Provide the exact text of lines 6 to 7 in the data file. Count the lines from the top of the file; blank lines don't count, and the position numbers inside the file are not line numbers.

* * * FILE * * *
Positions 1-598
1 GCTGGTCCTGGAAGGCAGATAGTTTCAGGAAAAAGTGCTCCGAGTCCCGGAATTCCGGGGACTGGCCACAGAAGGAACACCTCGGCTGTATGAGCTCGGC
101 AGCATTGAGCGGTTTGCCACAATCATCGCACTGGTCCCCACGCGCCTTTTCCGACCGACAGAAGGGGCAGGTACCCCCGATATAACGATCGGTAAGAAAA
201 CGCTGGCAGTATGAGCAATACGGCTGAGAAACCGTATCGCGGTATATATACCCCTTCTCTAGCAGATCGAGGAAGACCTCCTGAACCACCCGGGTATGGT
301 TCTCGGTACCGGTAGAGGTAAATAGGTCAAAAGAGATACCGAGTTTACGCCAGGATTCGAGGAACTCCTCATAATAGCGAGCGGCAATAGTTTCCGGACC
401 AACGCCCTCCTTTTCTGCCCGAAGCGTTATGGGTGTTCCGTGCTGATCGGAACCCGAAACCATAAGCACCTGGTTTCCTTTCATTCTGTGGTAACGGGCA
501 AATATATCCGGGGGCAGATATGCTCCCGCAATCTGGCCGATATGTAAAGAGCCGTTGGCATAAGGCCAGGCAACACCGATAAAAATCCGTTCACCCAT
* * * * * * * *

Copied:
401 AACGCCCTCCTTTTCTGCCCGAAGCGTTATGGGTGTTCCGTGCTGATCGGAACCCGAAACCATAAGCACCTGGTTTCCTTTCATTCTGTGGTAACGGGCA
501 AATATATCCGGGGGCAGATATGCTCCCGCAATCTGGCCGATATGTAAAGAGCCGTTGGCATAAGGCCAGGCAACACCGATAAAAATCCGTTCACCCAT